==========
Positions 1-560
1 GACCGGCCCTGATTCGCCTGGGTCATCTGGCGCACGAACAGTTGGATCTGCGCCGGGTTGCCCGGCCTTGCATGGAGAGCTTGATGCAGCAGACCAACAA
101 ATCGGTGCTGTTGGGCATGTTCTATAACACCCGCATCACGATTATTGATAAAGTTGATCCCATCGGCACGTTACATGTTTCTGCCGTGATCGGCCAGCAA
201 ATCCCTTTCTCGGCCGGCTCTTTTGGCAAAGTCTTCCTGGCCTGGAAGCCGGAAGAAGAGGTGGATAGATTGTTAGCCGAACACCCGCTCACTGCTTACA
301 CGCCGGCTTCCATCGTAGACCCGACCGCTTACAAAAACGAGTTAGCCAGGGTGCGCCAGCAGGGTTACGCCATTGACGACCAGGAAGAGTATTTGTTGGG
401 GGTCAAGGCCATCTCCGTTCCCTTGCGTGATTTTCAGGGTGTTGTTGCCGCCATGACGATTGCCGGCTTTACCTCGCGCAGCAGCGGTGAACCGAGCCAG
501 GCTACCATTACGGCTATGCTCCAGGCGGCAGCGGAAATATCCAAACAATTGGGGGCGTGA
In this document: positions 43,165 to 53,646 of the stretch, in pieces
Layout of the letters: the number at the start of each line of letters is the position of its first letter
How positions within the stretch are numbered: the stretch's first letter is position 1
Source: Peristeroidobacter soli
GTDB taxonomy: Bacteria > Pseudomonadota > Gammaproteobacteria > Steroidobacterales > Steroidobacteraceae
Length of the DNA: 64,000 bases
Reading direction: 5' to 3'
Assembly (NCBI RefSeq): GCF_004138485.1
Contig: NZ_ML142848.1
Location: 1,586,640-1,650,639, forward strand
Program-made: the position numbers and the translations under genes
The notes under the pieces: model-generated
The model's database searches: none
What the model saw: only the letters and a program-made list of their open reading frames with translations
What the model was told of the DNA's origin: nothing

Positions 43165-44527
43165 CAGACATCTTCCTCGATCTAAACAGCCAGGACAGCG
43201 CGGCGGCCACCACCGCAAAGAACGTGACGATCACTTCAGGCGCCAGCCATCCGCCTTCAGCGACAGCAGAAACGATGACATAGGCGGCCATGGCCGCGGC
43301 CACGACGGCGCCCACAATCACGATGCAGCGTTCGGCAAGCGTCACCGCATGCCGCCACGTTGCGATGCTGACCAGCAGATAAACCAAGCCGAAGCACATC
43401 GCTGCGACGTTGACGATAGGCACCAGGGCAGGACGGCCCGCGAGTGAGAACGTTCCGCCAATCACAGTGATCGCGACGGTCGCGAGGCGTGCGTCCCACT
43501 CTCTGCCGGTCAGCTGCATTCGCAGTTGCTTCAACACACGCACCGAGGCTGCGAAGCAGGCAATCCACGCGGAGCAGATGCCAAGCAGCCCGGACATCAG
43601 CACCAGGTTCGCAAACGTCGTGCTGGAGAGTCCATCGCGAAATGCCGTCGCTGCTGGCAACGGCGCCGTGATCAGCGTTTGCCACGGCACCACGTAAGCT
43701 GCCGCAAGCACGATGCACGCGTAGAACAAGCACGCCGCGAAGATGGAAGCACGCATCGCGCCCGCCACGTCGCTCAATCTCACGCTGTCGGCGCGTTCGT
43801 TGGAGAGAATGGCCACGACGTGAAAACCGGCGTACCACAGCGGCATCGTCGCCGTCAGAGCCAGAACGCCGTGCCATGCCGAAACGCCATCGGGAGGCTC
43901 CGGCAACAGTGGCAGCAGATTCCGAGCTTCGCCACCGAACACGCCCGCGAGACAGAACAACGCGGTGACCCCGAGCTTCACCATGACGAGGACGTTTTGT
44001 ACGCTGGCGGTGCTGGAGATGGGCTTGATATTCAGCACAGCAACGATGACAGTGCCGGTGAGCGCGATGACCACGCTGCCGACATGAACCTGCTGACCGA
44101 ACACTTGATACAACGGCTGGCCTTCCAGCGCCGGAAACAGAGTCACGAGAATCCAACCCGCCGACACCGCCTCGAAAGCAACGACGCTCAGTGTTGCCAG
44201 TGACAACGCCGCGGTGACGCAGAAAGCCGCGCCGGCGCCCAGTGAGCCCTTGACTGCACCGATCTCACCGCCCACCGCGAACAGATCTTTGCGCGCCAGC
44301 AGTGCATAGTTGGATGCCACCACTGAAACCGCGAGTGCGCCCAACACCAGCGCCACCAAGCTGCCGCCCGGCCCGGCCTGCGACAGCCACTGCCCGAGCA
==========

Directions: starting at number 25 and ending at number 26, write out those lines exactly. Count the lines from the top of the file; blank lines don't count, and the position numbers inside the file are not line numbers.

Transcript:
43201 CGGCGGCCACCACCGCAAAGAACGTGACGATCACTTCAGGCGCCAGCCATCCGCCTTCAGCGACAGCAGAAACGATGACATAGGCGGCCATGGCCGCGGC
43301 CACGACGGCGCCCACAATCACGATGCAGCGTTCGGCAAGCGTCACCGCATGCCGCCACGTTGCGATGCTGACCAGCAGATAAACCAAGCCGAAGCACATC